Dypsis tokoravina

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Dypsis (DIP-sis)
tokoravina
(toh-koh-rah-VEE-nah)
7f78592b-84cd-4540-adc0-37c9d4da0787.jpg
Eastern Rainforest, Mananara National, Madagascar. Photo by Dr. Brian Rogers/Palmweb.
Scientific Classification
Genus: Dypsis (DIP-sis)
Species:
tokoravina
(toh-koh-rah-VEE-nah)
Synonyms
None set.
Native Continent
Africa
Africa.gif
Morphology
Habit: Solitary
Leaf type: Pinnate
Culture
Survivability index
Common names
Tokoravina (Betsimisaraka; toko means group, ravina leaf).

Habitat and Distribution

Endemic to Madagascar. Maroantsetra and Mananara. Lowland rain forest; edge of swamp in
Antanambe, Madagascar. Photo by Dr. John Dransfield, Royal Botanic Gardens, Kew/Palmweb.
valley bottoms and ridge tops; about 420 m.

Description

Solitary palm. TRUNK about 20 m. high, about 60 cm in diam. at the base, 45-50 cm in diam. at breast height, 30 cm in diam. near the crown; internodes about 1.2 cm, dull reddish brown, vertically fissured. LEAVES 10-14 in the crown, subtristichous, arcuate; sheath scarcely forming crownshaft, 0.7-1 m long, very swollen, almost kneed, open for much of its length, greyish brown, bright red-brown within, with lateral auricles; petiole 6-34 cm long, about 6 x 8 cm in diam., deeply grooved; rachis grey-brown; rachis about 2.7 m long, in mid-leaf about 5 cm wide and 4 cm deep, keeled; pinnae 80-110 on each side of the rachis, stiff, held irregularly in groups of 3-8 in different planes, (plumose) curled, grey-waxy beneath, interval between the groups 4-5 cm, between the pinnae within the groups 1-2 cm, the proximal about 115 x 1.3-2.6 cm, median 100-128 x 3.3-4 cm, distal 25-37 x 1-2.3 cm, main vein 1, with thickened leaf margins, with tufts of ramenta and scattered scales on the minor veins, distal pair joined for about 2 cm, dentate. INFLORESCENCE interfoliar, branched to 3 orders, huge, about 3 m, with rather spreading rachillae; peduncle about 2 m long, about 8 cm wide near the base; peduncular bract about 1 m long, curved, reddish brown tomentose; first order branches with an axis of up to 42 cm, proximally 15 x 9 mm in diam., with up to 12 rachillae; rachillae numerous, very slender (about 2.5 mm in diam.), glabrous, with shallow pits. STAMINATE FLOWERS unknown. PISTILLATE FLOWERS unknown. FRUIT obovoid, with pointed base, 15-20 x 11-13 mm; endocarp fibrous. SEED not seen entire, but with homogeneous endosperm. EOPHYLL entire, bifid. (J. Dransfield and H. Beentje. 1995)/Palmweb. Editing by edric.

Though this species slightly resembles giants such as D. bejofo and D. pilulifera, the open leaf sheaths make it immediately recognizable. The open sheath and large size are reminiscent of D. prestoniana, but that taxon has a more slender trunk. (J. Dransfield and H. Beentje. 1995)/Palmweb.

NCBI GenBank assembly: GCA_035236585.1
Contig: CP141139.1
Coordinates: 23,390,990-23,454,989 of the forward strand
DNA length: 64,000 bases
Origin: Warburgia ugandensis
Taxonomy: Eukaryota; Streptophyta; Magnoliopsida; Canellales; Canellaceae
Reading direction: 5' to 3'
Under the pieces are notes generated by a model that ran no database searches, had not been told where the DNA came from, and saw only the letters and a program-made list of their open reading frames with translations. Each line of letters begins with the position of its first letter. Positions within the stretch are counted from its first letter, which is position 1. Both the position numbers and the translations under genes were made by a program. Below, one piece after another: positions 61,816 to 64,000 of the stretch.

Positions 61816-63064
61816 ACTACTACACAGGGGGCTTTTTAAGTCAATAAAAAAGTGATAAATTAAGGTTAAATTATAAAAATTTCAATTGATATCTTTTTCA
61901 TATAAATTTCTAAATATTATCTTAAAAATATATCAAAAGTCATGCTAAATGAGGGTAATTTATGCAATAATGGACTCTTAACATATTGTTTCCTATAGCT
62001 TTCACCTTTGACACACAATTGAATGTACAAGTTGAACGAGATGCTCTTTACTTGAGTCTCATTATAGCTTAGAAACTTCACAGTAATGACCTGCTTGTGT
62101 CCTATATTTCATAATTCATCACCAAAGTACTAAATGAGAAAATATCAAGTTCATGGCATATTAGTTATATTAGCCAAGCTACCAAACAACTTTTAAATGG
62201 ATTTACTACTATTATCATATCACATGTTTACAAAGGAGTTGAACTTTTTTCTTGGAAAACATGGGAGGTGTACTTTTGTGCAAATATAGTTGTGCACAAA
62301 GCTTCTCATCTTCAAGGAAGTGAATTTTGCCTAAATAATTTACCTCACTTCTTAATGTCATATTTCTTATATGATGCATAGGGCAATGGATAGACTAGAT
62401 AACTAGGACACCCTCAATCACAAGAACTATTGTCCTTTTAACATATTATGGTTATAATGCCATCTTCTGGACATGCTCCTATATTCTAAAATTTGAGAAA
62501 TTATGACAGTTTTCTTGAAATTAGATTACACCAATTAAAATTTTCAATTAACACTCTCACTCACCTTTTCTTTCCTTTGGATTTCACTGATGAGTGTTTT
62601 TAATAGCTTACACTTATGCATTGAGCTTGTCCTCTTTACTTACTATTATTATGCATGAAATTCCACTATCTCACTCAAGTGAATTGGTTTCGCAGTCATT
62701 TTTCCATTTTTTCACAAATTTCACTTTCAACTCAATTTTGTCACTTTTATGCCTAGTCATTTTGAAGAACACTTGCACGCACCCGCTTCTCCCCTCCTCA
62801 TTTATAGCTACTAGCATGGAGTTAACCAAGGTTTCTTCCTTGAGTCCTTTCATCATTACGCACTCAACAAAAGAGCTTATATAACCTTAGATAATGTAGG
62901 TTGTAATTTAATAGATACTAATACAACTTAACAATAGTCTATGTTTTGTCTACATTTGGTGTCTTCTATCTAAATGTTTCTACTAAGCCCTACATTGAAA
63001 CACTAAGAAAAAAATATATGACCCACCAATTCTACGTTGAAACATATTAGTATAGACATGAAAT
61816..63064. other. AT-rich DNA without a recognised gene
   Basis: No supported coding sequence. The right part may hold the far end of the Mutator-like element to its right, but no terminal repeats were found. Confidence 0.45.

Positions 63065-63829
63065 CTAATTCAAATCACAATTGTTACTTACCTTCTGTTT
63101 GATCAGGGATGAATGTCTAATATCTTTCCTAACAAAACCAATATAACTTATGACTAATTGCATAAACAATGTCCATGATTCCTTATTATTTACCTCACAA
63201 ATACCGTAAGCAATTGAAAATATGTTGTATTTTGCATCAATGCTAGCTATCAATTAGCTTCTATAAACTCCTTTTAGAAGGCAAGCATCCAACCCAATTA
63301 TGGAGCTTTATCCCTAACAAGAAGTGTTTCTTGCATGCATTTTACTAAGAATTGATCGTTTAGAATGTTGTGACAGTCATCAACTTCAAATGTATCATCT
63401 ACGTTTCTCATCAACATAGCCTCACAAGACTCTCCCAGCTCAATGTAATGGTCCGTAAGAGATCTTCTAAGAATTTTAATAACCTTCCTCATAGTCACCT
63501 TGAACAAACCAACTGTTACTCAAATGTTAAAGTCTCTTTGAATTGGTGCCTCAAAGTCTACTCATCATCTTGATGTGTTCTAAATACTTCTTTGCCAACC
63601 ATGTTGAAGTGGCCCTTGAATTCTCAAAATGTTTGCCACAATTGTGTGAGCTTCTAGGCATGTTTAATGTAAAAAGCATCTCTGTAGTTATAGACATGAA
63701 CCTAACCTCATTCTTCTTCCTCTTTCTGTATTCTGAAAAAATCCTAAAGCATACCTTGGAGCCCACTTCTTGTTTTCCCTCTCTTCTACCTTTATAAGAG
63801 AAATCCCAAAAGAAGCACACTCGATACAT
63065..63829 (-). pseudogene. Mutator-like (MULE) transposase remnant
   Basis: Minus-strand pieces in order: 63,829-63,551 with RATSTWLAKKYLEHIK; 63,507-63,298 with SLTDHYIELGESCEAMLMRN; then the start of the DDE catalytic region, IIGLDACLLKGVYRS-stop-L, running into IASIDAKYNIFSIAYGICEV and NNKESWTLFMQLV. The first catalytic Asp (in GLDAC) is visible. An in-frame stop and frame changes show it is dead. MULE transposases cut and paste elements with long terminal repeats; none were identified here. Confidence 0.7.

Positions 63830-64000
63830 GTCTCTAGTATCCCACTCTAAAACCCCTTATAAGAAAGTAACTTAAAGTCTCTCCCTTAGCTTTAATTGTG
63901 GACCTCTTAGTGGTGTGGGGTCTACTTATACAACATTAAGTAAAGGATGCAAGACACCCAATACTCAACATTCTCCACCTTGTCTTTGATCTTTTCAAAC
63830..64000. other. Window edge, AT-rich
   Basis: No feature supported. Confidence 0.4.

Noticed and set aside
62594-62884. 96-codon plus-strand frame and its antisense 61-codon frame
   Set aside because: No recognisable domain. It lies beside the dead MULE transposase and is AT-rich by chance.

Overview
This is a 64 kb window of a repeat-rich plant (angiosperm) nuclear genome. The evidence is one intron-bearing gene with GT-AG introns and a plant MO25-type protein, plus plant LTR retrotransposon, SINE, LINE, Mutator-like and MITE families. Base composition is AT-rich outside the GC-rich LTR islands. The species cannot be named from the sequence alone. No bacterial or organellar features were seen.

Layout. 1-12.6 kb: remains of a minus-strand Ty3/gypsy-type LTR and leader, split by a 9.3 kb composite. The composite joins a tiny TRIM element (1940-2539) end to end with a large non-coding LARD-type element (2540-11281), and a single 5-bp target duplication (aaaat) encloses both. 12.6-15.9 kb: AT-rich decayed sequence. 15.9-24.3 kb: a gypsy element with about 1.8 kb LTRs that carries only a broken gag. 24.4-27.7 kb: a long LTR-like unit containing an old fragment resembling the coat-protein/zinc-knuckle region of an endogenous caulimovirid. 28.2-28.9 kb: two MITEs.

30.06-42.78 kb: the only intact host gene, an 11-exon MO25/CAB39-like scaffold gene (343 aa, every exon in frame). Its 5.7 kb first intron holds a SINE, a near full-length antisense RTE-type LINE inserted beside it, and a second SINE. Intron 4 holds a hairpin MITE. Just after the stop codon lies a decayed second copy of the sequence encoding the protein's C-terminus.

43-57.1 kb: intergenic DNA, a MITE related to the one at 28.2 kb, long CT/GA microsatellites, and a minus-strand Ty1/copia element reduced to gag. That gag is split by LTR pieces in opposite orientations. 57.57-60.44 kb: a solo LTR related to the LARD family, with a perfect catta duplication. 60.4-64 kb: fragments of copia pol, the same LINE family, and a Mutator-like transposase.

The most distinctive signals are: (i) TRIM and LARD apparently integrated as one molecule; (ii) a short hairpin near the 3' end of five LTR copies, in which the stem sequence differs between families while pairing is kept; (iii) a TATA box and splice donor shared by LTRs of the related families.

Culture

Cold Hardiness Zone: 10a

Comments and Curiosities

An immense and very beautiful palm of the primary forest. We have not seen the flowers, but the tree is so distinctive, especially with its enormous leaf sheaths which are open and swollen, that it deserves to be named. (J. Dransfield and H. Beentje. 1995)/Palmweb.

Conservation: Endangered. Only known from two populations, with few (< 20) individual trees known; the population at Antanambe is in an area under agricultural pressure. (J. Dransfield and H. Beentje. 1995)/Palmweb.

An impressive, very large Dypsis from lowland rainforest in northeastern Madagascar that forms a robust trunk to about 20 m (66 ft.) tall and up to 60 cm (2 ft.) in diameter at the base. The huge, swollen leafbases are up to 1 m (40 in.) long but do not form a closed crownshaft. The pinnate, slightly plumose leaves are about 3 m (10 ft.) long and form a large, spreading crown. A magnificent palm mainly for the tropics. (RPS.com)

IF YOU'RE WONDERING WHAT HAPPENED TO ALL THE PHOTOS, SEE FOLDER: Dypsis sp. 'Jurassic Park'

This is a tillering palm, it exhibits saxophone style root growth (it has a heel), keep top third of heel above soil elevation!


External Links

References

Phonetic spelling of Latin names by edric.

Special thanks to Geoff Stein, (Palmbob) for his hundreds of photos.

Special thanks to Palmweb.org, Dr. John Dransfield, Dr. Bill Baker & team, for their volumes of information and photos.

Glossary of Palm Terms; Based on the glossary in Dransfield, J., N.W. Uhl, C.B. Asmussen-Lange, W.J. Baker, M.M. Harley & C.E. Lewis. 2008. Genera Palmarum - Evolution and Classification of the Palms. Royal Botanic Gardens, Kew. All images copyright of the artists and photographers (see images for credits).

Dransfield, J. & Beentje, H. 1995. The Palms of Madagascar. Royal Botanic Gardens, Kew and The International Palm Society.


Many Special Thanks to Ed Vaile for his long hours of tireless editing and numerous contributions.

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